is made by free radical polymerization of tetrafluoroethylene and has
a carbon backbone chain where each carbon has two fluorine atoms
attached to it.

This polymer is hydrophobic (water hating), biologically inert,
non-biodegradable, and also has low friction characteristics and
excellent ?slipperiness.? The chemical inertness (stability) of PTFE
is related to the strength of the fluorine-carbon bond.   This is why
nothing sticks to this polymer.

When stretched, PTFE forms a strong porous material called expanded
PTFE (ePTFE). A commercial name for this form of Teflon in Goretex®.

Biomaterials Tutorial

Synthetic Polymers, both organic and inorganic, are used in a wide
variety of biomedical applications. The polymers can be biodegradable
or nondegradable.

Polymethylmethacrylate (PMMA), polytetrafluoroethylene (PTFE), and
PMMA/polyhydroxyethylmethacrylate (PHEMA) may be described as
alloplastic, synthetic, nonbiodegradable polymers. PMMA has
considerable versatility. It is used for dentures, arthroplasties,
cranioplasties, and as a cement for many orthopedic prostheses. PTFE
has been used for augmentation (the Gore material SAM, subcutaneous
augmentation material) and guided bone regeneration.

The principle of the material is quite scientific. Gore-Tex combines
two components to achieve a lightweight, impermeable system designed
to keep a cyclist dry and warm or dry and cool. The two components
joined together form an incomparable material, unrivaled in mechanical
and chemical stability. Incorporating a product known as PTFE
(polytetrafluoroethylene, a.k.a. Teflon®) into the jacket makes it
repel water. Since its accidental discovery (it was the product of an
"oops" in scientific research), DuPont has capitalized on its chemical
make-up. Simply put, PTFE won't react with anything. If you have a
clothes allergy, you won't itch from wearing this material. Spill
coffee, mustard or get powdered donut on it, it won't stain. Water and
other liquids just roll right off.

An Introduction To Plastics
v1.0.3 / 01 oct 05 / greg goebel / public domain 

* Plastics have become a universal material, used for everything from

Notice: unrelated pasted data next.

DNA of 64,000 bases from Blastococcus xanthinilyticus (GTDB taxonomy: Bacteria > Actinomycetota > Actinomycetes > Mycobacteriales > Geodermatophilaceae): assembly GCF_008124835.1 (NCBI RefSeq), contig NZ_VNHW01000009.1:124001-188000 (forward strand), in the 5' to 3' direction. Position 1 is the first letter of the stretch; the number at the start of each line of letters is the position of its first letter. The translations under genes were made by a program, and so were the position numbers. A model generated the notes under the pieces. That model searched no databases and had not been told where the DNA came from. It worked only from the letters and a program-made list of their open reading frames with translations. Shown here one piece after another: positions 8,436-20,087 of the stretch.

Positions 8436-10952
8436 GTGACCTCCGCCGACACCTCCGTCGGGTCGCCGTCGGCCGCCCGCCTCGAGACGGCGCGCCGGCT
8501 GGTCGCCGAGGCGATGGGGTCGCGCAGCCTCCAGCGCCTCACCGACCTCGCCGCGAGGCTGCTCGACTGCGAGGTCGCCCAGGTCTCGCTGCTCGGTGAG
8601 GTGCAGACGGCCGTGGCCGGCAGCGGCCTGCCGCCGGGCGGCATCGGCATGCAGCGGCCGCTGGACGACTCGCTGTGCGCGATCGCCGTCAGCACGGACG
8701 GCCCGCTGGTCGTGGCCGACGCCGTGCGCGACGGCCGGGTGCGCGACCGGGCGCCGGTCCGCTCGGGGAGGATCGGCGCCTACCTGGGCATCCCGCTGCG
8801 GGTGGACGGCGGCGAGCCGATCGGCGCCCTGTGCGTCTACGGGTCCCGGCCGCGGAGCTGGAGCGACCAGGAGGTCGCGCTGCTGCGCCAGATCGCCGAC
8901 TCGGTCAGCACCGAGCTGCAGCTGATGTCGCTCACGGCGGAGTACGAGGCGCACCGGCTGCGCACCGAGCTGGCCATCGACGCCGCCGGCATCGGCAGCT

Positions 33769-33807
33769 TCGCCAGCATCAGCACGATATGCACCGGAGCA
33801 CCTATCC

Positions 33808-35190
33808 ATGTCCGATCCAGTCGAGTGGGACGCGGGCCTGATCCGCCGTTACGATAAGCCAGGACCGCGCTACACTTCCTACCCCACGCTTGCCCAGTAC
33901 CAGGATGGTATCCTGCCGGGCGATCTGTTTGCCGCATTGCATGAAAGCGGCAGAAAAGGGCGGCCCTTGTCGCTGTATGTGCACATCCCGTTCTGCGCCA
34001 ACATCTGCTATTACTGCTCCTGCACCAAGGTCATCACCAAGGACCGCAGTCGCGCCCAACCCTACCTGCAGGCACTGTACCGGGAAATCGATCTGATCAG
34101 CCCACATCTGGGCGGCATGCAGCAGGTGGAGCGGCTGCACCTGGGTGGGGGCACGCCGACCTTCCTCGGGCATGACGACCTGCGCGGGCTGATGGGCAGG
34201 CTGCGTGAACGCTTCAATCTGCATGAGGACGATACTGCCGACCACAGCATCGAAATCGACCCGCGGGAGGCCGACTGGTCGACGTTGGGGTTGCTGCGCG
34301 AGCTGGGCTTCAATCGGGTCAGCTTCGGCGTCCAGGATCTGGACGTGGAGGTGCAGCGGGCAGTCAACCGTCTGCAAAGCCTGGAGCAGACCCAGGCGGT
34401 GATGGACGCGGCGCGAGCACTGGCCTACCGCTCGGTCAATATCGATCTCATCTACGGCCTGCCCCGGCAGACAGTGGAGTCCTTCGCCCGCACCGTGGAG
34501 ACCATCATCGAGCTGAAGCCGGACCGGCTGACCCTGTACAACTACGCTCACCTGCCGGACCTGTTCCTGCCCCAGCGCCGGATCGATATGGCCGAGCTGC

throwaway bags to wings for combat aircraft. Plastics are cheap,
lightweight, strong, often attractive, and can be synthesized with a
wide range of properties. This document provides a short introduction
to plastics technology.
Modern, smart and combination fabrics


Plastic covers a range of synthetic or semisynthetic polymerization
products. They are composed of organic condensation or addition
polymers and may contain other substances to improve performance or
economics. There are few natural polymers generally considered to be
"plastics". Plastics can be formed into objects or films or fibers.
Their name is derived from the fact that many are malleable, having
the property of plasticity. Plastics are designed with immense
variation in properties such as heat tolerance, hardness, resiliency
and many others. Combined with this adaptability, the general
uniformity of composition and light weight of plastics ensures their
use in almost all industrial segments.


gore-tex  non-biodegradable
gore-tex  disposal non-biodegradable
gore-tex  fabric non-biodegradable recycle
biodegrade polytetrafluoroethylene characteristics OR properties
Subject: Re: Gortex + time to biodegrade
From: pinkfreud-ga on 01 Aug 2006 09:42 PDT
Could you be referring to Gore-Tex?
Subject: Re: Gortex + time to biodegrade
From: iang-ga on 01 Aug 2006 15:03 PDT
GORE-TEX is a PTFE based fabric, so it'll take a very long time to biodegrade.  

Ian Gore (no relation)